Silicon Valley Employment Law Blog

Court affords miners first victory in ongoing employment dispute

In 1946, coal miners were guaranteed the right to have pension and health benefits for life. Throughout the intervening years, this right has been protected, though recent threats to that right have resulted in the union and miners being involved in a protracted employment dispute with the company that provides these benefits. While this particular battle does not primarily apply to California workers, the final decision could have an impact on future battles over benefits for other industries.

A judge in federal court recently ordered that an injunction be granted against CONSOL Energy in its attempts to end a health insurance benefit that would have an adverse affect on retired miners. Since 1950, the pension and health benefits for these workers has been provided under one blanket policy. Though the funding is often in a precarious position due to government budget problems, it is still projected to be provided for through the summer of this year. The company who provides the policy recently contacted the miners and the union to inform them that it was planning to drop the current coverage at the end of 2016.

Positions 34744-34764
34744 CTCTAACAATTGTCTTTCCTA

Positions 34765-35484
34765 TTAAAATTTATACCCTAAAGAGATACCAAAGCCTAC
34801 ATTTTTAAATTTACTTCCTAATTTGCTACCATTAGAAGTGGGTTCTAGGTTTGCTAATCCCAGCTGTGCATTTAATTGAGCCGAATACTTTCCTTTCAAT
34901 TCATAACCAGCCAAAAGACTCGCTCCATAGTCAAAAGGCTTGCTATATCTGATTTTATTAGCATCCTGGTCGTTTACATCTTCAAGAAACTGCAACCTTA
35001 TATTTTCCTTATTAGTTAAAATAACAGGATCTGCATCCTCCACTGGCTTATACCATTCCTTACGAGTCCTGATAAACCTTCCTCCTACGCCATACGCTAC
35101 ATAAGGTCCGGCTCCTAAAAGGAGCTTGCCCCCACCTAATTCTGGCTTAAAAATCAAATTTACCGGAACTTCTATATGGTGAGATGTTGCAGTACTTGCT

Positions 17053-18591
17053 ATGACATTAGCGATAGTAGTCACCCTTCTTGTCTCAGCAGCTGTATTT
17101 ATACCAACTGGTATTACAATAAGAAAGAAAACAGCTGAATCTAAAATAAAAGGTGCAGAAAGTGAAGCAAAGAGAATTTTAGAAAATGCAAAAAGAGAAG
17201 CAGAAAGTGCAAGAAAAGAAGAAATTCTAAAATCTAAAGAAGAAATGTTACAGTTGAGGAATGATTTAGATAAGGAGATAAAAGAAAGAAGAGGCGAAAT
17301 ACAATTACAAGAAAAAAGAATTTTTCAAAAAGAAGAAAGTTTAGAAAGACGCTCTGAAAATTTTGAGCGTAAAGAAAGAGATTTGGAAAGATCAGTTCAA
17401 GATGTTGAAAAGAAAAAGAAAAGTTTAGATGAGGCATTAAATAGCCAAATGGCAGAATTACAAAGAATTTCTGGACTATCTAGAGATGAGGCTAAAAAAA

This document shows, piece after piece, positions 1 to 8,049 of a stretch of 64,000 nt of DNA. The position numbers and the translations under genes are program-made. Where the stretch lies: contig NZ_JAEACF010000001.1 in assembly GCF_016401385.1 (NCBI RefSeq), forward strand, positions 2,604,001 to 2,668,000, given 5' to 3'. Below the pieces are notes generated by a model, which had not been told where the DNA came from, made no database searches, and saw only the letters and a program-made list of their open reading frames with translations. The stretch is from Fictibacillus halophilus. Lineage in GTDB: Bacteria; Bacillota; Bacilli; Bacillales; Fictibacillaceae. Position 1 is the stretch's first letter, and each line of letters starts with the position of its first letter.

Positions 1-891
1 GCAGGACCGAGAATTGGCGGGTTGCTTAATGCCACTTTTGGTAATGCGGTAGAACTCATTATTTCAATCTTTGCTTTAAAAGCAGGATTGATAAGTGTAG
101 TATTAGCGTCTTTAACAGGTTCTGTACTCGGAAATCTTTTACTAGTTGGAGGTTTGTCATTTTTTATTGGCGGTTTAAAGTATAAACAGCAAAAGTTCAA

Constructive termination may be a matter for litigation

Ever since you pointed out that mistake your co-worker made, your work days turned into a nightmare. You were insulted, slighted and you believed your work was unfairly critiqued on a regular basis. It got to the point that you could not possibly endure one more day and you had to resign. This might be considered a constructive termination, and in California, you may be able to fight back.

There are different types of unlawful employment actions, and feeling that you had no choice but to quit your job can fall under this heading. A wrongful termination is being fired under illegal grounds, even for an at-will employee. However, if you were not terminated but still felt that continued employment under certain circumstances was not a viable option, then you may be entitled to seek recourse for the choice you felt compelled to make.

Passengers grounded in the middle of employment contract dispute

The majority of the time, when an employee and a company cannot come to terms, no one outside of the conflict is impacted. However, there are situations when California residents are directly affected by the fallout of an employment contract dispute. Such may be the case in the current disagreement between pilots and Spirit Airlines.

According to the airline, approximately 300 flights and 20,000 customers have been directly affected by the dispute in just one week. Airline officials are blaming the decisions of the pilots to refuse to take flights for the recent need to cancel many scheduled flights. It also alleges that the work slowdown is having a negative impact on the company's reputation. Accordingly, Spirit has petitioned a judge to order the pilots to return to the job as scheduled.

Flight attendants frustrated over payment dispute with American